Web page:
Farmer Liohan Giliomee (a member of the Nuwejaars SMA) saw them for the first time at 2.30 in the morning. He was preparing his land to plant grain on it. A keen birder himself, he realised these 5 cinnamon-coloured birds were not the normal LBJs (Little Brown Jobs) we see on the Nuwejaars.

When he finally identified them, he realised all they could be were: Temminck’s Coursers. Temminck’s Coursers aren’t threatened birds. But they have RARELY been spotted in the Western Cape. They usually occur in northern South Africa, and then further north into Africa.

Two more sightings of a Temminck’s Courser have been recorded in the Nuwejaars. One was 15 years ago – certainly before technology allowed us to communicate the way we do today. More recently, Liohan spotted them two years ago.

 

News of the latest Temminck’s Courser sighting spread fast. By the afternoon, the first twitchers came to photograph the birds for their records.

 

They had settled on an agricultural land very close to the Nuwejaars River, and in the area where we are working with WWF to improve and expand bird habitat. It’s close to the Palmiet and Berzillia riparian wetland where teams are removing invasive plants.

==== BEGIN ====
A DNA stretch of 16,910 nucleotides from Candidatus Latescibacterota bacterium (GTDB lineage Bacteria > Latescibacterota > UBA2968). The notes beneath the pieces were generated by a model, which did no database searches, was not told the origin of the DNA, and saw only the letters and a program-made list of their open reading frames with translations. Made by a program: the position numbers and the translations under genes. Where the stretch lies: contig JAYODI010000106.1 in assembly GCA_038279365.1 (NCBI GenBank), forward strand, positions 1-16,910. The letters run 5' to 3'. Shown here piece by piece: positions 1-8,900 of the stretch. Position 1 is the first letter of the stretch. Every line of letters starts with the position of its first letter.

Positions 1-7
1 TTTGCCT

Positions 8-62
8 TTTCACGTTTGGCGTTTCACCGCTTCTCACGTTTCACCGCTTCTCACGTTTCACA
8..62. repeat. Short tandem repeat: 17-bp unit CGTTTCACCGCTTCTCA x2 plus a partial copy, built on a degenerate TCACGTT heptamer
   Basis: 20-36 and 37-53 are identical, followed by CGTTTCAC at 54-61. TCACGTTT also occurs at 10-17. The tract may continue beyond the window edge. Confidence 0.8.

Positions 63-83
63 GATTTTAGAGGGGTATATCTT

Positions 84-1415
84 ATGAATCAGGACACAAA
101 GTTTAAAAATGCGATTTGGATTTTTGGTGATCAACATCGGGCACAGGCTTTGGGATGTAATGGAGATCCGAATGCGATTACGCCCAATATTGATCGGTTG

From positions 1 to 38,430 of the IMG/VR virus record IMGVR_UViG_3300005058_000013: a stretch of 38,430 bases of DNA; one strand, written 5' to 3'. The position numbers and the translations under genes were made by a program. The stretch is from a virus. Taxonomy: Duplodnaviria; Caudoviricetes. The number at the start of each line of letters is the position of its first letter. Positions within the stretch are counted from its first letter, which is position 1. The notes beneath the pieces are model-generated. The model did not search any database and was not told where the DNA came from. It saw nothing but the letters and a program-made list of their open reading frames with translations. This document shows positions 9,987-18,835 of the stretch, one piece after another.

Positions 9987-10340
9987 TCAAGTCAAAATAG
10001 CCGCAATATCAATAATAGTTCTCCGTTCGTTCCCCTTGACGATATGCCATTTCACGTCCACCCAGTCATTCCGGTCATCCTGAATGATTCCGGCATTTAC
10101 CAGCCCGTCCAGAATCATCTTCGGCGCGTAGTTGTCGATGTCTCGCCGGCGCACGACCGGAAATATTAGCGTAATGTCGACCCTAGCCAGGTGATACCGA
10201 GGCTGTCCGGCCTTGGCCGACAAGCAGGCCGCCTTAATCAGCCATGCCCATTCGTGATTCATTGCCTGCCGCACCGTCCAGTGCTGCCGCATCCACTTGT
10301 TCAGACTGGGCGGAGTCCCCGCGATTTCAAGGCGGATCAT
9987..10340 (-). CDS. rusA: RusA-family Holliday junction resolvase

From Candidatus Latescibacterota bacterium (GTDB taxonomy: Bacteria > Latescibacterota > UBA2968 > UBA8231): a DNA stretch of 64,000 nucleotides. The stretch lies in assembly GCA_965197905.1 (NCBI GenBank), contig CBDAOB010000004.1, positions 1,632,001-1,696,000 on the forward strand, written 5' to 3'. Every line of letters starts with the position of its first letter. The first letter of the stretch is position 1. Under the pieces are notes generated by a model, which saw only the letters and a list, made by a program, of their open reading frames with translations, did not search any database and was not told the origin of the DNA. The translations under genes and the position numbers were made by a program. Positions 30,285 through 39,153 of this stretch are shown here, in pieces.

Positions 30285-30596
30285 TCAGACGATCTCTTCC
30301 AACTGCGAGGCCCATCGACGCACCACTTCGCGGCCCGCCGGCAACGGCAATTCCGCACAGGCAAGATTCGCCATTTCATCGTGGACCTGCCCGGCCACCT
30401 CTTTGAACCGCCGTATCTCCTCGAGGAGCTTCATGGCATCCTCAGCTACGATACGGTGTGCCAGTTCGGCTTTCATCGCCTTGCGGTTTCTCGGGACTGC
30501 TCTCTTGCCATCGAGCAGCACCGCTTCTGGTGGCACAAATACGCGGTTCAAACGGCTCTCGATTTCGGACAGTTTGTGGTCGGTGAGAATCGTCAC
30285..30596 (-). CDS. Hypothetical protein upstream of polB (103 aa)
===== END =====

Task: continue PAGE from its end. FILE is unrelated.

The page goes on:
(This WWF-funded project is specifically focused on improving the integrity of the wetlands and surrounding areas, to support the special and regionally endangered bird species that occur here).

 

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The next day, Eugene and the Nuwejaars team set up guided tours to the Coursers – to allow birders to tick this bird off their list. Keen and well-known birders such as Trevor Hardaker joined the group on voting day. Three tour groups joined us on Wednesday to see the birds.

At this stage, the 5 Temminck’s Coursers have moved on to their next destination. Here they could remain in relative anonymity – unless a keen farming eye like that of Liohan notices them.

 

Images: Trevor Hardaker and Michael Mason.